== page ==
Are you happy? Scientists suggest they can compute the answer.
A team of researchers at University College London have come up with a new one-line equation to predict people's happiness from moment to moment.
Their work, published in the Proceedings of the National Academy of Sciences, offers a mathematical solution to explain a fickle and elusive human emotion.
The equation suggests that momentary happiness hinges on individuals' expectations, not on the rewards of their decisions. In other words, you're likely to be happier only if the outcome of a particular decision turns out to be better than you had anticipated.
But the formula for happiness is not as simple as merely lowering your expectations, says lead author Robb Rutledge. There's a twist to the equation – even making a decision for which you have positive expectations will increase your current happiness.
Say, for instance, you make plans to have dinner with friends at your favourite restaurant, Rutledge explains. The anticipation of a good time can make you happy, even before the event actually happens.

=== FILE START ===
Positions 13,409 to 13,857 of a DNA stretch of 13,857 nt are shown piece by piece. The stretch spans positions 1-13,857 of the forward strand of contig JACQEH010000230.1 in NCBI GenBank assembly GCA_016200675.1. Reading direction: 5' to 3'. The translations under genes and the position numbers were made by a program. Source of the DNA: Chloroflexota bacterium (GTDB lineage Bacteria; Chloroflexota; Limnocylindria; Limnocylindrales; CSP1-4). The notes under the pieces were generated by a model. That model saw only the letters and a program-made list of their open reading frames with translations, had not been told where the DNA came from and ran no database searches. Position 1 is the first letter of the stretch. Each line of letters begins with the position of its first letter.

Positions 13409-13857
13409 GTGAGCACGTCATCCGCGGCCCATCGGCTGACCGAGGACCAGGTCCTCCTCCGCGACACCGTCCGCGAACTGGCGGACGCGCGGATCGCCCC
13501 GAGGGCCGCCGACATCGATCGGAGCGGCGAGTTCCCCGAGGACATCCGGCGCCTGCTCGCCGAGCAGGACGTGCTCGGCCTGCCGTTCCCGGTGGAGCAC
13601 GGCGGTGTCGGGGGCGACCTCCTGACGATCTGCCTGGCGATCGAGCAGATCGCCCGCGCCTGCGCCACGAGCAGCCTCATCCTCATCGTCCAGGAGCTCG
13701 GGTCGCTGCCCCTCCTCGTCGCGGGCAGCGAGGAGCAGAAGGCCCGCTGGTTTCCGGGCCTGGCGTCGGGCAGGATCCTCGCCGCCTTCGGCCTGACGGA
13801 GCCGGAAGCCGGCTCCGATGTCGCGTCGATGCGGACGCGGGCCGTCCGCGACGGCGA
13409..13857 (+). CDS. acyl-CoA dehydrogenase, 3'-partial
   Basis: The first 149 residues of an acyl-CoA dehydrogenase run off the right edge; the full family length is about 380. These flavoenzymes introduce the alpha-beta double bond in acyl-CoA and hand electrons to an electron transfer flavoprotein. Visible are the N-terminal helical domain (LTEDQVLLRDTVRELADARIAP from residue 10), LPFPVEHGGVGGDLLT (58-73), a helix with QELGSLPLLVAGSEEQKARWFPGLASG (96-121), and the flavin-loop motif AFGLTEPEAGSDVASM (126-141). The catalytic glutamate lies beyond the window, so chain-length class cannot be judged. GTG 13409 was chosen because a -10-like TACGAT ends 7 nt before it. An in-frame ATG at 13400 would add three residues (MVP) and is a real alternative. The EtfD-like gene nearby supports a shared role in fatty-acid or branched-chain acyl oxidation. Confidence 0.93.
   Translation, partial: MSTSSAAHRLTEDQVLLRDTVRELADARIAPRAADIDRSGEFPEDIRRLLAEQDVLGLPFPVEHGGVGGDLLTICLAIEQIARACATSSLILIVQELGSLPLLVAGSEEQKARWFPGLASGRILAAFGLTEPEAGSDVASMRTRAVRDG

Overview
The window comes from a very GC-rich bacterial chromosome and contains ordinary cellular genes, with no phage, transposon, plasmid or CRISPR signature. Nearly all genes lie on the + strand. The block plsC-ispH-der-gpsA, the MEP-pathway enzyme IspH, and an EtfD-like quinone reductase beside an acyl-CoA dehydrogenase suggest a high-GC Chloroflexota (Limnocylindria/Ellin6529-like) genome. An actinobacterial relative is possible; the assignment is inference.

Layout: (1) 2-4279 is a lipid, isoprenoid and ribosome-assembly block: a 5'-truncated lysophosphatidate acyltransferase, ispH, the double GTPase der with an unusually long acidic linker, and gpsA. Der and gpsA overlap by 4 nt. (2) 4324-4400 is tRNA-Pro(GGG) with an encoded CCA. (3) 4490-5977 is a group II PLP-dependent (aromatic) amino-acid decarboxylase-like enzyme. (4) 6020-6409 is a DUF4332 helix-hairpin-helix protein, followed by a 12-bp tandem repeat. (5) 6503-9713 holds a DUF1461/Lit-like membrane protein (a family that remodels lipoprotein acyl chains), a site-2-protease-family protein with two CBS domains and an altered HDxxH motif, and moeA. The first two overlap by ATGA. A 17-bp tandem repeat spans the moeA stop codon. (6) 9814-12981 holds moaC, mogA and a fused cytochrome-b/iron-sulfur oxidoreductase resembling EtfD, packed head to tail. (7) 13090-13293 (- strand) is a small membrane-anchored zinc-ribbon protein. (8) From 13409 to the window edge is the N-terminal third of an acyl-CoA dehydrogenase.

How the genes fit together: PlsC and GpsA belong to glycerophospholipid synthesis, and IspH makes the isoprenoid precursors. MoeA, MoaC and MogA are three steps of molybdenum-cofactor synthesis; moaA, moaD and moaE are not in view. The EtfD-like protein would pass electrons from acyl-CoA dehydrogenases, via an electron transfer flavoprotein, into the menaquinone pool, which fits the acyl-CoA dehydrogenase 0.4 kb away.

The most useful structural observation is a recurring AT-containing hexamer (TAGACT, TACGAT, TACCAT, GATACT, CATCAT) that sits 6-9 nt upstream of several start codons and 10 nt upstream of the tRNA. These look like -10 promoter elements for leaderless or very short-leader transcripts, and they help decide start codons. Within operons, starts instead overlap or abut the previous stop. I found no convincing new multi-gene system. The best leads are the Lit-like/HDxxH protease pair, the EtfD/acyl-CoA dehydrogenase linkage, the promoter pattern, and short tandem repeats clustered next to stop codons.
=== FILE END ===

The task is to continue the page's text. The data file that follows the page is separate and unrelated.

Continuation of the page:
"At the time of an outcome, it might be better to have low expectations, but at an earlier time before then, it might be better to have high expectations.... That kind of means there's not really a secret that you can [manipulate] these expectations to boost your happiness," Rutledge says. "You can't kind of, you know, just lower your expectations and that solves everything."
The equation was developed by measuring the brain activity of 26 individuals and frequently asking them to rate their happiness while they completed a gambling task. The researchers then tested their formula through a smartphone game on 18,420 participants from around the world.
Interestingly, the formula for happiness appears to be universal. The researchers accurately predicted the participants' happiness, regardless of their backgrounds. "There's more in common than perhaps I thought there would be originally," Rutledge says.
The study was funded by German research organization Max Planck Society, the Gatsby Charitable Foundation, and Wellcome Trust, a British charitable foundation.
Rutledge notes that the ability to predict people's happiness may help in the search for ways to treat depression and other mood disorders. It also offers mathematical foundations for the universal question of what makes individuals happy.
"Part of it is just getting a better idea of what happiness is because happiness is something we all care about, we're all interested in," he says.